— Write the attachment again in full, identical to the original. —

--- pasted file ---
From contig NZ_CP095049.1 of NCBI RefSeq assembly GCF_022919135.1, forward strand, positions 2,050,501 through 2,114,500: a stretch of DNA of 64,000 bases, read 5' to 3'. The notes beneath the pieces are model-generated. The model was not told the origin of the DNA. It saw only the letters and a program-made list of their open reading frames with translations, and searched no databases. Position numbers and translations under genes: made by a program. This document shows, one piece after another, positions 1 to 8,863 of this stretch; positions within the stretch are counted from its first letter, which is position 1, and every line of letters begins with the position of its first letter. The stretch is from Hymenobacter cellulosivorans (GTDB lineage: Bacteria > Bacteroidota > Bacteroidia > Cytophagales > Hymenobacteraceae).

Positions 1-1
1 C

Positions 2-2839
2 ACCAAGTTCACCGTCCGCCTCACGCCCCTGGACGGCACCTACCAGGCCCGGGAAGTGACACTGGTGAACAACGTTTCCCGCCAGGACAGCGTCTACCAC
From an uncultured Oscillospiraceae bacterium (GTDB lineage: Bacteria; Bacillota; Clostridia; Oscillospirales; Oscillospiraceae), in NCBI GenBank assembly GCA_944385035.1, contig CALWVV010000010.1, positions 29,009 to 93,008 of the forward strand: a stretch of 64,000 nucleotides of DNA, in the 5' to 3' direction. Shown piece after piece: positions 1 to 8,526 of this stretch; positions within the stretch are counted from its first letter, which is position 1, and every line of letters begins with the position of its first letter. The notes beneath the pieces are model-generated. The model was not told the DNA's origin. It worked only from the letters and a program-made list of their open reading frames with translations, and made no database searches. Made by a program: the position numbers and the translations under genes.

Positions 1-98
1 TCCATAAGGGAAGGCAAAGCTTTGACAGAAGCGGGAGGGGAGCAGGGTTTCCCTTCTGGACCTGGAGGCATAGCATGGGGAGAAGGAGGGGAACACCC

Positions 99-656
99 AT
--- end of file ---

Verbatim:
From contig NZ_CP095049.1 of NCBI RefSeq assembly GCF_022919135.1, forward strand, positions 2,050,501 through 2,114,500: a stretch of DNA of 64,000 bases, read 5' to 3'. The notes beneath the pieces are model-generated. The model was not told the origin of the DNA. It saw only the letters and a program-made list of their open reading frames with translations, and searched no databases. Position numbers and translations under genes: made by a program. This document shows, one piece after another, positions 1 to 8,863 of this stretch; positions within the stretch are counted from its first letter, which is position 1, and every line of letters begins with the position of its first letter. The stretch is from Hymenobacter cellulosivorans (GTDB lineage: Bacteria > Bacteroidota > Bacteroidia > Cytophagales > Hymenobacteraceae).

Positions 1-1
1 C

Positions 2-2839
2 ACCAAGTTCACCGTCCGCCTCACGCCCCTGGACGGCACCTACCAGGCCCGGGAAGTGACACTGGTGAACAACGTTTCCCGCCAGGACAGCGTCTACCAC
From an uncultured Oscillospiraceae bacterium (GTDB lineage: Bacteria; Bacillota; Clostridia; Oscillospirales; Oscillospiraceae), in NCBI GenBank assembly GCA_944385035.1, contig CALWVV010000010.1, positions 29,009 to 93,008 of the forward strand: a stretch of 64,000 nucleotides of DNA, in the 5' to 3' direction. Shown piece after piece: positions 1 to 8,526 of this stretch; positions within the stretch are counted from its first letter, which is position 1, and every line of letters begins with the position of its first letter. The notes beneath the pieces are model-generated. The model was not told the DNA's origin. It worked only from the letters and a program-made list of their open reading frames with translations, and made no database searches. Made by a program: the position numbers and the translations under genes.

Positions 1-98
1 TCCATAAGGGAAGGCAAAGCTTTGACAGAAGCGGGAGGGGAGCAGGGTTTCCCTTCTGGACCTGGAGGCATAGCATGGGGAGAAGGAGGGGAACACCC

Positions 99-656
99 AT